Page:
Why the UAE needs to invest more in environmental research institutions

Isn’t it time for some serious attention to be paid to the collection, recording and analysis, as well as publication, of our history?

Handout image showing Sir Wilfred Thesiger during the 2nd crossing of the Empty Quarter, 1948. Thesiger was better known as Mubarak bin London; which means Mubarak son of London. Courtesy of Motivate Publishing
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Last weekend, I had the pleasure of meeting Prof John Mathew, an Indian academic on his first-ever visit to the UAE. His particular field of interest, on which he has written an excellent thesis, is on the evolution of the study of natural history in India, from the Mughal emperors to the end of the British Raj.

During that study, he identified several people in the late 19th and early 20th centuries -- military officers, civil servants and others -- who, for various reasons, also visited the Arabian Gulf, including the Trucial States, as the UAE was then known, making important early contributions to knowledge of the region’s history and natural history. Most were British by nationality – though many spent virtually all their lives in India – although among them was the renowned Surgeon Major A S G Jayakar of the Indian medical service, who spent many years as agency surgeon at the British Consulate General in Muscat. An avid collector of animals, he is remembered today by the Jayakar’s Oman Lizard, Omanosaura jayakari, also found in the UAE, and the endangered Arabian Tahr, Arabitragus jayakari, first described by a specimen he obtained towards the end of the 19th century from Jebel Hafeet.

The results of the work by Jayakar and others were not, of course, published locally, while the specimens they collected were destined for institutions in India or in London. The same pattern of local study, but foreign publication and storage, continued for most of the 20th century. Important information about the history of our natural history – how the studies of it evolved and the species new to science that were described as a result  – is not available in the UAE, even if, thanks to the internet, an increasing amount can now, laboriously, be tracked down on-line.

The same is true, of course, of early documentation related to the history of the UAE and the rest of the Gulf and South-Eastern Arabia, much of which is held in the historical archives in Mumbai, London and Lisbon, in particular, but also in places like the Vatican and Venice. Work by the National Archives in Abu Dhabi is slowly amassing copies of much of that data, while an important project at the British Library in London is making much of previously inaccessible material on UAE history available for free download online.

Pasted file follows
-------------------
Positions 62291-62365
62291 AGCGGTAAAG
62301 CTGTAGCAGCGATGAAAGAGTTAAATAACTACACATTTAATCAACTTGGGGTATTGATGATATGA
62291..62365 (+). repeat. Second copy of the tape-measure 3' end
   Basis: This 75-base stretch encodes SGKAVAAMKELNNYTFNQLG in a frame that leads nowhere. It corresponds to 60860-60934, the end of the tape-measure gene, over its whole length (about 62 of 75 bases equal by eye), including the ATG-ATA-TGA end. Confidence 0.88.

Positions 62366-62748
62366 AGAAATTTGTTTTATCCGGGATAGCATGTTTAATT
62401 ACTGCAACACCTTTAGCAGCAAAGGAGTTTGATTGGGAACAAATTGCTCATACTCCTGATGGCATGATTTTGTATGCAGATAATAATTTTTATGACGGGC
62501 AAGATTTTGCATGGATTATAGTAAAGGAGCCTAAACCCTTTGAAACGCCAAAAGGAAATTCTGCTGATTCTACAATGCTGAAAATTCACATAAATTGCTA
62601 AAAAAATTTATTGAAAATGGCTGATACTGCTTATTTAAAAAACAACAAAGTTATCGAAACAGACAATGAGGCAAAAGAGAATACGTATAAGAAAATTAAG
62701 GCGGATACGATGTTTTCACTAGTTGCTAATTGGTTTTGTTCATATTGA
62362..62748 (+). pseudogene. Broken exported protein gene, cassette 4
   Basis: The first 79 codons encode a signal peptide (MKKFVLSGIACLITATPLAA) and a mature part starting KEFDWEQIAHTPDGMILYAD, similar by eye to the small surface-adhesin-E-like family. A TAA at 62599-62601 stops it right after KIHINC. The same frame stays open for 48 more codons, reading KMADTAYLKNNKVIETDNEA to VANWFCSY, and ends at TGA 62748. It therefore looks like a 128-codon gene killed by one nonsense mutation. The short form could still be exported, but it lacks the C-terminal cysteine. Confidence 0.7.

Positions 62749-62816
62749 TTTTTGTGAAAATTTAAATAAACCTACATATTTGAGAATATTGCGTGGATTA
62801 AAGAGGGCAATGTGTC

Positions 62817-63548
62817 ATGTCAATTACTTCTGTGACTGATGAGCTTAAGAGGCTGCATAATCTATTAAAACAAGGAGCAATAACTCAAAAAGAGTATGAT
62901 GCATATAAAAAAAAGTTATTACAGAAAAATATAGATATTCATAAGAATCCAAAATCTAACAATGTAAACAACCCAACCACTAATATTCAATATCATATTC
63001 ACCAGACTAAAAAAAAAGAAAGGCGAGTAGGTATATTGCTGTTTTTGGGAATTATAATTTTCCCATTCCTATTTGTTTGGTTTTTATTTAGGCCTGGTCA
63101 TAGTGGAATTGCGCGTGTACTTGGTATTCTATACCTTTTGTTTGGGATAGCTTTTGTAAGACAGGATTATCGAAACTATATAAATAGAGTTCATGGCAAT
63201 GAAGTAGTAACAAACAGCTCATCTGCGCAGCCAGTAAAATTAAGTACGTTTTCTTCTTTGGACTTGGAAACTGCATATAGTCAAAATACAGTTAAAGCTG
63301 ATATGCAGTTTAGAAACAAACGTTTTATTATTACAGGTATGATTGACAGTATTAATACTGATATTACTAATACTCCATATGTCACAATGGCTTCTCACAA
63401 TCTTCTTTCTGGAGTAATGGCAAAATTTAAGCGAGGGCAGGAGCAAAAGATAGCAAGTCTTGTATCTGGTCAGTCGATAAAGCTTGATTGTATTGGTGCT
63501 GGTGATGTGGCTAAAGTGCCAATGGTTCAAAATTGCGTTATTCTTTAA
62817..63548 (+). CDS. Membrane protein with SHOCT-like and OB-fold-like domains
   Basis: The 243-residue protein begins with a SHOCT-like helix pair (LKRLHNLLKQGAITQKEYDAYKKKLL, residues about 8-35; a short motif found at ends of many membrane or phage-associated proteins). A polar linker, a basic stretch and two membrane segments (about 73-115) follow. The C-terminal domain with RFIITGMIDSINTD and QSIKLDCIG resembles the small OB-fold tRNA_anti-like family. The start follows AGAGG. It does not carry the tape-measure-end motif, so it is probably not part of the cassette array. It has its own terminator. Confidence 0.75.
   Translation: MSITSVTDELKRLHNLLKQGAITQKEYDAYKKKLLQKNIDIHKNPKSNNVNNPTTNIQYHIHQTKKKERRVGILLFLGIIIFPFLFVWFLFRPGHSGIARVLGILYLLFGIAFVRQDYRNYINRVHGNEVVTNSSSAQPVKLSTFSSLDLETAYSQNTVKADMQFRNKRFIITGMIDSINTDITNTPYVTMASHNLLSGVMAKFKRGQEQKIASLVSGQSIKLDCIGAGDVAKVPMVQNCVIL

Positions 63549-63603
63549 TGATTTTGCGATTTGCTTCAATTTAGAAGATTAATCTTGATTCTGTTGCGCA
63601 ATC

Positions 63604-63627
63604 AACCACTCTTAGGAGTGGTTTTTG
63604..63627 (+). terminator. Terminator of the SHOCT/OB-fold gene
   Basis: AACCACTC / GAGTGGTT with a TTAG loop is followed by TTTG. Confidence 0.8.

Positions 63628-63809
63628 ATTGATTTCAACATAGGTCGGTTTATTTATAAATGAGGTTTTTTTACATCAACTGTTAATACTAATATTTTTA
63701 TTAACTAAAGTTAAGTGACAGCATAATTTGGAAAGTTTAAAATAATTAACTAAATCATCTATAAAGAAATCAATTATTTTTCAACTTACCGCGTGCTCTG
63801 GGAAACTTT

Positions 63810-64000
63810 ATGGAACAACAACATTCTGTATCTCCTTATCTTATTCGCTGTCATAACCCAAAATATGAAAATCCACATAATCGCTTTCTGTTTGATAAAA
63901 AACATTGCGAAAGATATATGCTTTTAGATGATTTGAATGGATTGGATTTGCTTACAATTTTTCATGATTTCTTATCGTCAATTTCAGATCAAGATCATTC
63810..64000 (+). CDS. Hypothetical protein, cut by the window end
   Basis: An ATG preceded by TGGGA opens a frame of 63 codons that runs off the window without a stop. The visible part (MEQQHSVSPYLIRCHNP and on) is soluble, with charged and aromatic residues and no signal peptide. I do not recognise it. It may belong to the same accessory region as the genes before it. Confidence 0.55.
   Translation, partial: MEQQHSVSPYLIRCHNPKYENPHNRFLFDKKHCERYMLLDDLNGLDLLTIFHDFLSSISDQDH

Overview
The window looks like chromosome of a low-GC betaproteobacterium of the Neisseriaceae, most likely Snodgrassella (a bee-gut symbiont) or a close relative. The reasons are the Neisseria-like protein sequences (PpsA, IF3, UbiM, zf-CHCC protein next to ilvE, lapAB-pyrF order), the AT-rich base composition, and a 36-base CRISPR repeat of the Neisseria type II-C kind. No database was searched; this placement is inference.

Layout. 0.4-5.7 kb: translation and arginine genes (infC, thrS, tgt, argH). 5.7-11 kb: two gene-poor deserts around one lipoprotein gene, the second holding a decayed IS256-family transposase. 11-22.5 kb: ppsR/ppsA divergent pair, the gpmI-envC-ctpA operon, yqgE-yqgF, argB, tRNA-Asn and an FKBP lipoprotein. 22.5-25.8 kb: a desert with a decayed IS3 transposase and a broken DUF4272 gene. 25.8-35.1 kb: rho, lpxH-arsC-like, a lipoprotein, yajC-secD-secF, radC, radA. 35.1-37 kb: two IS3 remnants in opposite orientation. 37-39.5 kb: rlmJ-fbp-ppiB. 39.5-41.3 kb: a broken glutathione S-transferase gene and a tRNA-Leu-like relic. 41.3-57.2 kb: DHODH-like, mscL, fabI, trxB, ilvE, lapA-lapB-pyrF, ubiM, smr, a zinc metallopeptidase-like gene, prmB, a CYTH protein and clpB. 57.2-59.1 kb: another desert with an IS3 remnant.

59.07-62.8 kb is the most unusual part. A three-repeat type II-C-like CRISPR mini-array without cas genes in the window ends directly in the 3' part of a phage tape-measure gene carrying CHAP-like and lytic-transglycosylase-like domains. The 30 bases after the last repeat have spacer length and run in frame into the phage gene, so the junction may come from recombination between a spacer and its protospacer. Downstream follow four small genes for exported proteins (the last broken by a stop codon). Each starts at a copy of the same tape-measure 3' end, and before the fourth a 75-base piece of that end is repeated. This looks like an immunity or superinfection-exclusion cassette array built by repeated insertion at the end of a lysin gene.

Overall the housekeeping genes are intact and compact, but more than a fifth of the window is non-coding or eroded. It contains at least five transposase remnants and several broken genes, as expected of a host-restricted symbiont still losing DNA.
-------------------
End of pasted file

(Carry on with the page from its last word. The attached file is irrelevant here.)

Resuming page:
Thus far, however, little has been done in terms of identifying the collections of fauna, flora and geological specimens deposited by avid amateur enthusiasts – and professionals – in foreign scientific institutions. Nor, as far as I know, has much effort been made to identify and to obtain copies of old papers about the country’s natural history and environment, many of which appeared in journals that are now defunct and near-forgotten. Little is known about many of those whose names still survive in the names of our plants and animals, like Blanford’s Fox or Sykes’s Warbler.

Yet much of the relevant information is available, if only there was the necessary determination to obtain it. From a preliminary investigation years ago of collections held at the Natural History Museum in London, for example, I was able to confirm that it holds literally thousands of specimens related to UAE flora, fauna and geology as well as at least summary details of those who collected them. Among them are specimens collected by the traveller Sir Wilfred Thesiger in the late 1940s – never studied – as well as copies of his notebooks. Here, though, we have no records of them.

There are, of course, many competing demands on Government budgets, while, though the UAE has a justified good reputation for its philanthropic initiatives in the spheres of humanitarian aid and disease prevention, it has yet to develop the types of internationally-credible research institutions dealing with our environment. Is it, perhaps, time for some serious attention to be paid to the collection, recording and analysis, as well as publication, of this important part of our history?